This week United States and European Community officials began talking as if a settlement of their war over trade in farm products was in sight. ''There's a good chance an agreement can be reached,'' an EC official said after the round of talks aimed at easing the transatlantic row. US officials were also optimistic.
At the very least, European officials now expect the Reagan administration to hold its fire - to refrain from selling surplus farm products to traditional EC markets at subsidized prices - until the details of a peace treaty can be worked out.
The US says European price supports and export subsidies enable EC exporters to sell to traditional US markets, primarily in the third world. The EC says the systems are legal and that the US also subsidizes farm production.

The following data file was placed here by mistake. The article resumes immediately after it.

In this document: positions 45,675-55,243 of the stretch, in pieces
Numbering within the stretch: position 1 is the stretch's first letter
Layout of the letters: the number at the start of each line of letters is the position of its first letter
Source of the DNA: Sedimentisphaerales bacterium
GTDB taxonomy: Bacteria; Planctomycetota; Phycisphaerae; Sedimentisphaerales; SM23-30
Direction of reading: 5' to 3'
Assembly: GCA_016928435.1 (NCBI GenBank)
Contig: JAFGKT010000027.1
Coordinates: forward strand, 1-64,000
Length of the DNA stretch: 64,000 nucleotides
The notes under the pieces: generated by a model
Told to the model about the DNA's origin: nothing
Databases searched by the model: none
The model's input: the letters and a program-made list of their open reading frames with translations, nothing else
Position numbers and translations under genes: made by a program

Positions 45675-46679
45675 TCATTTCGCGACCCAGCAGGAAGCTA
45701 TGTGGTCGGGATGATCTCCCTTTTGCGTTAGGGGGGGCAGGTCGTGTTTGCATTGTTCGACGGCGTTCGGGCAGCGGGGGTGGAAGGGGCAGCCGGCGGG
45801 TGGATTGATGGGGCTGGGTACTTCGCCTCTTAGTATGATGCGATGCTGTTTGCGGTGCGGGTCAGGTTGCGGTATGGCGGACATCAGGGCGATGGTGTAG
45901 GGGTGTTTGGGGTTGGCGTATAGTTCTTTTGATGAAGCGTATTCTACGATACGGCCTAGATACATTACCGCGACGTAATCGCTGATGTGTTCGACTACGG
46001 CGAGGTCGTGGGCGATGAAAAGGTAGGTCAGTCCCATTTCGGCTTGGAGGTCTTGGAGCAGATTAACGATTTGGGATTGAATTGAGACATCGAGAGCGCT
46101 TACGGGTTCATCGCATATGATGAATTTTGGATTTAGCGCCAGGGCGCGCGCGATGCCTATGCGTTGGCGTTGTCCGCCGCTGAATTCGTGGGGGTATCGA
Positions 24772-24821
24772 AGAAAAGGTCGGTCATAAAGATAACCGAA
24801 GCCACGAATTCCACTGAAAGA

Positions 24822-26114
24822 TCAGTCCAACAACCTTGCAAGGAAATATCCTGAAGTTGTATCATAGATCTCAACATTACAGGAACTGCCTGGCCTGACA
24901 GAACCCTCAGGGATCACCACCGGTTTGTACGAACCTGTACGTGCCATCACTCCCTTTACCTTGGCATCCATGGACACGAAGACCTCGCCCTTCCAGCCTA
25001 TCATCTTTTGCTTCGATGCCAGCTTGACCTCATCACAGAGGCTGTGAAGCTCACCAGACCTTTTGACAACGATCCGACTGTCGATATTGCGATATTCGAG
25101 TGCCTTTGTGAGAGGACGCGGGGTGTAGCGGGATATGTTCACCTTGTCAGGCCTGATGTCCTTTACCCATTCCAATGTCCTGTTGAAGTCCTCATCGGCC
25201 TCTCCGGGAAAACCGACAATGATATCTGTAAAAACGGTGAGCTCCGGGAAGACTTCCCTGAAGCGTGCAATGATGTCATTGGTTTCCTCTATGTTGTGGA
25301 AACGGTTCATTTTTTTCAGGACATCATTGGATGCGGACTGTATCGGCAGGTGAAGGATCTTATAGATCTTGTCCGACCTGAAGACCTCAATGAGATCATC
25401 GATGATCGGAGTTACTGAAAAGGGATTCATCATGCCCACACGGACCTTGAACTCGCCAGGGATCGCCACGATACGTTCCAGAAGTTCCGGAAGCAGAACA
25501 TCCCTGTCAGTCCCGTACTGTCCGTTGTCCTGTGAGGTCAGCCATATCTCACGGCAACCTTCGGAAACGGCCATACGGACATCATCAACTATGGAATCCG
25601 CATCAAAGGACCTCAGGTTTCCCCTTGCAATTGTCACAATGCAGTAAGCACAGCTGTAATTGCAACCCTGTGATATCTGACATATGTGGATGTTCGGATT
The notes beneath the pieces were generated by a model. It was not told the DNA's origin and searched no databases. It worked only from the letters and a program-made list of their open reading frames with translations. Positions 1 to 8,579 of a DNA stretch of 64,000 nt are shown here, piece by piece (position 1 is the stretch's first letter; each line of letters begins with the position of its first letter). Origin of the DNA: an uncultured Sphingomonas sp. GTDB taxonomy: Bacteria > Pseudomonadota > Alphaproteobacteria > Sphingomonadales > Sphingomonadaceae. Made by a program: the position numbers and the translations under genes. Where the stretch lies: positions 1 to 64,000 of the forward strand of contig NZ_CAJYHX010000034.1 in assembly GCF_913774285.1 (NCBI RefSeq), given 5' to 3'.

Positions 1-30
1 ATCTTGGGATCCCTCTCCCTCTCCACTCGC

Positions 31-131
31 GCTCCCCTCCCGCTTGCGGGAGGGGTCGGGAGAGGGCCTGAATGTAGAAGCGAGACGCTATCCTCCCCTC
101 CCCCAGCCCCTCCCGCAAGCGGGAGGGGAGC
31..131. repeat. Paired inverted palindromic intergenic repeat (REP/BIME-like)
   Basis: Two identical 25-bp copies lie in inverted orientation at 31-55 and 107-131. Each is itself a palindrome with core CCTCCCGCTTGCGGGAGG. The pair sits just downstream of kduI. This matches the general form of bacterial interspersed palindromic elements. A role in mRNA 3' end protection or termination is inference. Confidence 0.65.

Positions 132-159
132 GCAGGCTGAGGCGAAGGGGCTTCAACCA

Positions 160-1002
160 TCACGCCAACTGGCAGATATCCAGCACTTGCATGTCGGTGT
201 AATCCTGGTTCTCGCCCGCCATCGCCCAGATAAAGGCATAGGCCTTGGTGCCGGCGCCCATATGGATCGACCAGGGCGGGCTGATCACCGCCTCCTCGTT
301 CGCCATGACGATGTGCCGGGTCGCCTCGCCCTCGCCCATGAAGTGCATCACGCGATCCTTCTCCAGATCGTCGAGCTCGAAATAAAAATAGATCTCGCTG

The US also has threatened to launch a ''subsidies war'' with Europe unless the EC begins to dismantle its ''common agricultural policy.'' Some say the US fired the first shot in January, selling flour to Egypt, a traditional European market, at subsidized prices. Officials expect that an agreement, even if informal, will be hammered out soon and that it will include: a US-Europe plan for sharing the burden of stockpiling surplus farm production, an EC pledge to reduce its level of export subsidies, and a promise by both parties to stay out of each others' traditional export markets. Already, the EC has reduced some of the heat by agreeing to double wheat stocks this year (rather than selling) and to make dairy farmers partly responsible for the costs of unloading surpluses. The US has a program to encourage farmers to leave some land idle.